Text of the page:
It’s a slightly nervous moment when you know that work you’ve just handed over is receiving its public launch, and you’re not there to see the looks on the audience’s faces, to hear their questions coming back! Today’s the day the Waterlight Project team showed off the website we’ve been working on for a couple of months now. I’ve been handling the impressive array of materials — articles, children’s films, poems, oral history transcripts, photos and blog posts — that the team have been generating about their local river and assembling this into an integrated whole, with room to breathe. And it’s a joy to take a step back and look at it all now as a ‘real thing’.Continue reading “msb ~051 Launching Waterlight”
As the BBC reported before today’s IPPC special report, “for decades, researchers argued the global temperature rise must be kept below 2C by the end of this century to avoid the worst impacts. But scientists now argue that keeping below 1.5C is a far safer limit for the world. Everyone agrees that remaining below that target will not be easy.” Going for Gold in the Understatements Olympics?Continue reading “msb ~049 Last call?”
There’s an overfamiliar-yet-fresh feel to the film Earthrise, documenting the moment humans first photographed Earth appearing behind the moon. Familiar because, raised on images and imaginations of manned space exploration as it happened, I’ve seen this photograph so many times: the small, watery rock teeming with invisible life. Fresh because the film lets us see back through the eyes of three elderly men who were there then, alone: emerging from profound blackness never experienced before, after hours scanning endless, dead grey dust no one had yet walked on – and feeling their eyeballs flood with the only colour to be had anywhere: first sight of distant home. It moved them then, fifty years ago this December, and you can see it move them now, looking back.Continue reading “msb ~048 Earthrise, again”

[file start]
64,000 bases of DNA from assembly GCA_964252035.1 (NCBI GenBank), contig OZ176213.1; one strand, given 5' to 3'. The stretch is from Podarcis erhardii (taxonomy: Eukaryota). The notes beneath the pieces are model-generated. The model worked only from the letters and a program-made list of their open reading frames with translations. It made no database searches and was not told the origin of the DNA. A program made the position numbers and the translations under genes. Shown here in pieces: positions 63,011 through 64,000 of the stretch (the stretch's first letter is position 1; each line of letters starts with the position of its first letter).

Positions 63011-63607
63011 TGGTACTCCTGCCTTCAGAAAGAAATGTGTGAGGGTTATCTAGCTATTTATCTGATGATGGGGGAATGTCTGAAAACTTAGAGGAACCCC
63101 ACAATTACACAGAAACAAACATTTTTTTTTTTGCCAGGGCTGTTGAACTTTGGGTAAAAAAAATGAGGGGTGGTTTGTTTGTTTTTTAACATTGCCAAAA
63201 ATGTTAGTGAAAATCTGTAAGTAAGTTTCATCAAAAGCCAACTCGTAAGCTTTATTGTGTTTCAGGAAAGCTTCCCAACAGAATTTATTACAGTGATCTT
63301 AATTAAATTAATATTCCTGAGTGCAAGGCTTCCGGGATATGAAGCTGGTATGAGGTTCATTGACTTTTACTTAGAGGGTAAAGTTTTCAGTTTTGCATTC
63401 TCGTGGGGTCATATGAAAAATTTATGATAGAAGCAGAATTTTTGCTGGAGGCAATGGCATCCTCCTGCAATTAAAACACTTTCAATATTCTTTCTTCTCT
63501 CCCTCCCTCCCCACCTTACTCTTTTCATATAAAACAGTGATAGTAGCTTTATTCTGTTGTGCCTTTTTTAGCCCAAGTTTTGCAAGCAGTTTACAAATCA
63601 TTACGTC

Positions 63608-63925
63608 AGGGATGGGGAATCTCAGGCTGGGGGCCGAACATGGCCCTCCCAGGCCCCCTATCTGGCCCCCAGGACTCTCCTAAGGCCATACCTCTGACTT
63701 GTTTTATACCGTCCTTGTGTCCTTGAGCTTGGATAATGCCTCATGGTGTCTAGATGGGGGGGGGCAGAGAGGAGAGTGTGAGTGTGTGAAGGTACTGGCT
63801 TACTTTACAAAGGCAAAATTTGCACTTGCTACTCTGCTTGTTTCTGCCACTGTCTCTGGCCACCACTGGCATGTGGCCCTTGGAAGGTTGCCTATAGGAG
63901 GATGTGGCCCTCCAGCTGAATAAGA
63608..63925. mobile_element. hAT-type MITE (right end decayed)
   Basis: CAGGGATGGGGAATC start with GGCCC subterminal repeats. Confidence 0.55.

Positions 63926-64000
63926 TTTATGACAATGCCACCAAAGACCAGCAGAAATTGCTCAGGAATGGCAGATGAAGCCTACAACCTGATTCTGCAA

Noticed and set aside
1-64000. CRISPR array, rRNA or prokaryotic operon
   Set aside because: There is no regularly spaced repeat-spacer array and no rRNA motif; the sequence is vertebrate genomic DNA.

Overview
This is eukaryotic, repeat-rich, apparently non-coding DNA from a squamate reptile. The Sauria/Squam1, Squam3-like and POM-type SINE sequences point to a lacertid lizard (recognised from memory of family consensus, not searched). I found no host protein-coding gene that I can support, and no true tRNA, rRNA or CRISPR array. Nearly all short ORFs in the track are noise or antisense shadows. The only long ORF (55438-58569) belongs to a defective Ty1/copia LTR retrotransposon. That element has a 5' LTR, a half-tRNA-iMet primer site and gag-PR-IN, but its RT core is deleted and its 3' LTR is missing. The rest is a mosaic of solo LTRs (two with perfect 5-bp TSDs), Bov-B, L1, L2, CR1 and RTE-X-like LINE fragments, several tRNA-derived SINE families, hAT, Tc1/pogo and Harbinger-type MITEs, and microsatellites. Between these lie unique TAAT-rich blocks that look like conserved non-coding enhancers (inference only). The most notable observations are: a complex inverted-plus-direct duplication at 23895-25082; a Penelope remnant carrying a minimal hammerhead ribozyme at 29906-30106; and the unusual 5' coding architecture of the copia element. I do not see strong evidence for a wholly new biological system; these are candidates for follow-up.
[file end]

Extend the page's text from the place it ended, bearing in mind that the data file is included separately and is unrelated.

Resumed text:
I wanted to pick up where I left off in Evocative Objects, which omitted what I’d ‘brought’ for that ‘Show & Tell’ workshop on objects with personal resonance in our changing climate. Maggi Hambling’s massive, 4-metre high steel seashell, Scallop, stands on Aldeburgh beach in Suffolk, resolutely dividing opinion among locals and visitors. I love it, and wrote about it in ClimateCultures’ A History of the Anthropocene in 50 Objects: “Being in its presence was to experience very direct communication with both environment and history, and an unsettling encounter with the future. Aldeburgh has been disappearing from the map for centuries … the sea moving in by stages.” Where Scallop now stands on shingle, were once homes and streets, lives and livelihoods.Continue reading “msb ~046 “I hear those voices that will not be drowned””
I value my memory of the blistering critique I received when speaking to environmental experts about sometimes having to ‘let go’ of loved sites of natural or cultural heritage as the contradictions of trying to ‘hold back’ historic climate change become starker: “Wooly-minded fudge!” Particular scorn came when I mentioned ‘palliative curation’. Many of the ideas we’re going to have to explore are contentious, even provocative, so my only complaint is that I’d done a poor job explaining the possibilities. Continue reading “msb ~043 Palliative curation”